§ Motion made, and Question proposed, That this House do now adjourn.—[Mr. Jamieson.]
§ 10 pm
§ Mr. Martin Linton (Battersea)
I wish to thank Madam Speaker for selecting this subject for the Adjournment debate tonight. The subject is described in broad terms on the Order Paper as "Government support for young people from underprivileged families", but my hon. Friend the Under-Secretary will be aware that I wish to focus on one organisation that supports young people from underprivileged families. It does not yet exist in this country, but is one of the biggest charities in north America, where it has become famous for one specific service—the provision of mentors for children from one-parent families.
The organisation is called Big Brothers and Big Sisters. It has been going for 96 years in the United States of America and for 84 years in Canada. It is the Canadian organisation that has franchised its former national director to try to repeat its success in this country. The organisation has a base in my constituency and I am proud to act as its big brother on this occasion.
The organisation has already won a grant from the national lottery to help it start up and has attracted big donations from the business world. However, it knows that it is in the nature of its business that it cannot get anywhere without the active support of the Government, starting with the Department of Health. I am glad that my hon. Friend the Under-Secretary, who has responsibility for family policy, will reply tonight. His Department is considering an application from Big Brothers and Big Sisters for a grant under section 64. I mention that only to make it clear that it is not the purpose of this Adjournment debate to lobby him about the grant, which must be decided on the same criteria as every other application. I am sure that it is not right for a Member of Parliament to try to influence the allocation of grants. My purpose is to draw attention to the work of Big Brothers and Big Sisters, which I am sure my hon. Friend will find fits in well with his approach to family policy. I also wish to ask his Department, and other Departments, to give every encouragement to the organisation.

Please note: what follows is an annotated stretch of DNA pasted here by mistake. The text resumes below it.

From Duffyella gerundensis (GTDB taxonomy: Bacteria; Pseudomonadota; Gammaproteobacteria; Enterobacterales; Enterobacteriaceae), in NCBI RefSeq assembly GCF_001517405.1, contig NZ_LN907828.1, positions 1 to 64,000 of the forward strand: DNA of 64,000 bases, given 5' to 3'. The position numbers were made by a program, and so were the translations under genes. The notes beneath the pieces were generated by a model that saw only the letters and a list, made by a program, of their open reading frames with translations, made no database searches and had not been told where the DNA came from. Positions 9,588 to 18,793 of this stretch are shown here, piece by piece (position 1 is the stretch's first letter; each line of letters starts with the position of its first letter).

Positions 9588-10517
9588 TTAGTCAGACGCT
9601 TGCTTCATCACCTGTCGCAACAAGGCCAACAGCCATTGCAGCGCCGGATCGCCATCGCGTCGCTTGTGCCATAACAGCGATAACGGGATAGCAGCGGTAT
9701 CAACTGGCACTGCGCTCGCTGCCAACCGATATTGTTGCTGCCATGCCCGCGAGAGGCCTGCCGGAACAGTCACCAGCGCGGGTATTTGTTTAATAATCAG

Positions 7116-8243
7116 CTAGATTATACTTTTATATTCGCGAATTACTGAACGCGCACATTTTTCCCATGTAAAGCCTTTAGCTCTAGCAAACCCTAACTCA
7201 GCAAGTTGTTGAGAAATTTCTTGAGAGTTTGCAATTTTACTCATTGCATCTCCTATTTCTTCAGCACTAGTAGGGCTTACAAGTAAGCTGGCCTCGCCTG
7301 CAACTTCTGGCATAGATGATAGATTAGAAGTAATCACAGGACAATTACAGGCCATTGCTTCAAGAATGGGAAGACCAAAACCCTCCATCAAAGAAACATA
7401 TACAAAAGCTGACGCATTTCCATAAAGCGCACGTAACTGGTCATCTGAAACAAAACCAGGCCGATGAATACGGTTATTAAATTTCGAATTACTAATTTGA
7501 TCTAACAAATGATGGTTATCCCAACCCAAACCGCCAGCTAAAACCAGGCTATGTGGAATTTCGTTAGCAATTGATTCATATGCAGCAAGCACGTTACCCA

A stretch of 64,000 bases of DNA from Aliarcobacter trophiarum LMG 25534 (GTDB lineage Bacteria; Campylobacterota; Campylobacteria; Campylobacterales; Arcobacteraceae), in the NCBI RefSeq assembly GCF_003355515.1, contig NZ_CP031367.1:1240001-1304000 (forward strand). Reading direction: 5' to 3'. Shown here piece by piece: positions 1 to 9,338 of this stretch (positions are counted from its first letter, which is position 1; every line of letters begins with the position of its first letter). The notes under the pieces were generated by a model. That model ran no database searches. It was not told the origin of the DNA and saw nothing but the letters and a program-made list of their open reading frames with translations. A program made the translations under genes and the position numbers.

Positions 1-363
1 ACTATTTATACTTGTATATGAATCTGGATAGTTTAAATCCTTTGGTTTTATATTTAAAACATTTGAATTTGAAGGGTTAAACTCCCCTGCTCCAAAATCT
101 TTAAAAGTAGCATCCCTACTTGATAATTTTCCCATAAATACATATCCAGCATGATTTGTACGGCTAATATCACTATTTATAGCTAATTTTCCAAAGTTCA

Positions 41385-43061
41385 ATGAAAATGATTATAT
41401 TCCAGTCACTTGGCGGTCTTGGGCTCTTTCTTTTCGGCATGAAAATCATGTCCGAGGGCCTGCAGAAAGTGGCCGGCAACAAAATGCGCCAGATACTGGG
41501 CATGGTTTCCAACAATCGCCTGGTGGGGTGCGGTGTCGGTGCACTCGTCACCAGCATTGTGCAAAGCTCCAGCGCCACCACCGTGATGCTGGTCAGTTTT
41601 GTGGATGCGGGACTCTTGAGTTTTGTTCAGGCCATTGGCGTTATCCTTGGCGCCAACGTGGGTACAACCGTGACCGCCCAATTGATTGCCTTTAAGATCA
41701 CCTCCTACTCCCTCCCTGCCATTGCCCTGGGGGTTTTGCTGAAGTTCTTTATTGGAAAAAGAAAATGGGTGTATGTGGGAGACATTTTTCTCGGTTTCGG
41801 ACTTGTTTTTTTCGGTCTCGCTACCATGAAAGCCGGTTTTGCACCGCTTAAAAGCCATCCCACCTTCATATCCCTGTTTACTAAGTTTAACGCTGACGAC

When it is up and running, Big Brothers and Big Sisters will be able to provide mentors for children mainly, but not only, from single-parent families who approach it. The mentors will be expected to spend about five hours a week, on average, with their little brothers and sisters, but not to spend any money on them—just time.